I discovered the wisdom of Charlie Munger a few years ago and have been obsessed with his concept of Mental Models for solving both complex and everyday problems. I’ve been slowly working through mastery of each mental model recently as a refresher and to tackle some new challenges in life and business. I highly recommend going through the list and rank you knowledge of each from 0-5 (0 being no knowledge and 5 being mastery of the mental model). While I wouldn’t call myself a master of any of them yet, I have self-ranked 3-4 on a few of them that I find most useful and use frequently. Hope you enjoy!
This is Charlie Munger‘s famous talk at USC Business School in 1994 entitled A Lesson on Elementary Worldly Wisdom.
I found this episode on the Masters of Scale podcast incredibly insightful, with advice on dealing with rejection in business and what to do when you are convinced that you are onto a great idea. Enjoy!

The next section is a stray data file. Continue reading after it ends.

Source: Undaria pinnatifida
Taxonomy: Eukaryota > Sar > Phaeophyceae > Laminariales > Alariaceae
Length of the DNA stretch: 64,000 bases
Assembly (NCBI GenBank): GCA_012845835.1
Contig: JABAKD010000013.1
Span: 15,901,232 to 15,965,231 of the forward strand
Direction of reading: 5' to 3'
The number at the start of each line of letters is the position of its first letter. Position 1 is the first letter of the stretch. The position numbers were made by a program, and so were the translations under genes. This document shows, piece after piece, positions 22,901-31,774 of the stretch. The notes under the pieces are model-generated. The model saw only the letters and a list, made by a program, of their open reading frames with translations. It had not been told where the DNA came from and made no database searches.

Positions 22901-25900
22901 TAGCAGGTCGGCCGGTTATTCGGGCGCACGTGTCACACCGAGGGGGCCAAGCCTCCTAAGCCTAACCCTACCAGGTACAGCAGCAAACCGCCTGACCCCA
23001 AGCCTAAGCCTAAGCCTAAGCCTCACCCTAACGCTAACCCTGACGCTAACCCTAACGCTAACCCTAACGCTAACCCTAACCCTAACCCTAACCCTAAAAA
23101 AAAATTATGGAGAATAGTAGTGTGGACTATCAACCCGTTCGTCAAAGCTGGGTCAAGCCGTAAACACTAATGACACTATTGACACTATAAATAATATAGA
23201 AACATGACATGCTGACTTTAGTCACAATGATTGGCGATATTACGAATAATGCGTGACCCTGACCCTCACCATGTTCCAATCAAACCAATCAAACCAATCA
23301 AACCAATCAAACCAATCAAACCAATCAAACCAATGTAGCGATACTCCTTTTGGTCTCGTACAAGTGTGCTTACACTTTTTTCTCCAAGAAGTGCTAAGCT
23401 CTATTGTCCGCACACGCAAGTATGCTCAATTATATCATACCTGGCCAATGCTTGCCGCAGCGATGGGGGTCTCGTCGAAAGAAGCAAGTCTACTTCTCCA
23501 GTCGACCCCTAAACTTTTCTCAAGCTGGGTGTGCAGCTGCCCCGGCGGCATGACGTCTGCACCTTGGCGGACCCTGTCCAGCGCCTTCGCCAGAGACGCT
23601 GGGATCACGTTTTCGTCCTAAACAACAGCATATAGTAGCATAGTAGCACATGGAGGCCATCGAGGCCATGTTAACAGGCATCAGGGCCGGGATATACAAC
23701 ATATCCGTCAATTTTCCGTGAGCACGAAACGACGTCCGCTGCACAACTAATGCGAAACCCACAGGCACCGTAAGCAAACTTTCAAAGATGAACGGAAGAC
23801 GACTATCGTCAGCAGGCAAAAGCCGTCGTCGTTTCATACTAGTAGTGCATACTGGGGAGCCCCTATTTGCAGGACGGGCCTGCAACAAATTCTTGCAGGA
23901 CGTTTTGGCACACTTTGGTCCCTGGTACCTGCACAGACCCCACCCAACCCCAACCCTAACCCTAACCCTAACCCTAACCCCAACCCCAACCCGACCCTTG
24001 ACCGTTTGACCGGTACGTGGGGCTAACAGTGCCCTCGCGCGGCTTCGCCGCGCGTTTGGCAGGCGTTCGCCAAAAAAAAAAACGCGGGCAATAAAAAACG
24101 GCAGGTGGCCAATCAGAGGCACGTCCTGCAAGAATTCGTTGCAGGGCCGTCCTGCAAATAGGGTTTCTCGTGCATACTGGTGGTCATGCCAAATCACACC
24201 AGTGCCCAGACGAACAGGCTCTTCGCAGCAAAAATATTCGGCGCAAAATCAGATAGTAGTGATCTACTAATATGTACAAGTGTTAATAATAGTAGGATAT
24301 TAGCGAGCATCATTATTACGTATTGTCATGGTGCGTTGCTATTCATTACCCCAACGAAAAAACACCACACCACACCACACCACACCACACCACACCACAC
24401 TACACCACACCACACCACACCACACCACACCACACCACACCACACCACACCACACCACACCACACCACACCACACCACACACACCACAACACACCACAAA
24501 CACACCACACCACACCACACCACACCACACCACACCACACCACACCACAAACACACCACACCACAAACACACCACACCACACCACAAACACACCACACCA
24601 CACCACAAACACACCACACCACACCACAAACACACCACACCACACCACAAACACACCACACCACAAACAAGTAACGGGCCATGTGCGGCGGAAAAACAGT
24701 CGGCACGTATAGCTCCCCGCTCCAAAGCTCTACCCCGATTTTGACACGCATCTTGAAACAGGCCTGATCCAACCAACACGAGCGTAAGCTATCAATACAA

The best business ideas often seem laughable at first glance. So if you’re hearing a chorus of “No’s” it may actually be a good sign… Google, Facebook, LinkedIn, Airbnb — they all sounded crazy before they scaled spectacularly. So don’t be discouraged by rejection. Instead, learn to hear the nuance between the different kinds of “no.” That’s what Tristan Walker did. After stints at two successful startups, he launched out on his own with Walker & Company, makers of the Bevel razor — and learned to navigate the entrepreneurial minefield of investors who may or may not share your vision.
I spent almost 2 weeks reading a 4 -part series on Elon Musk, Telsa, SpaceX and the goal of Getting to Mars, and First Principles Thinking on Wait But Why. The posts are from 2015, but are still relevant today given what we know about the success of Telsa and SpaceX. As I read through each post, I felt like I was going deeper and deeper into a rabbit hole of the importance of engineering, physics, and the need to solve the world’s biggest challenges. By the end, I felt myself asking why more companies aren’t trying to solve big problems and why governments aren’t taking the issues of climate change, population growth, and the probability of humanity being wiped out by a man-made or natural disaster seriously. I highly recommend reading the entire series for anyone interested in science, tech, engineering, and entreprenuership.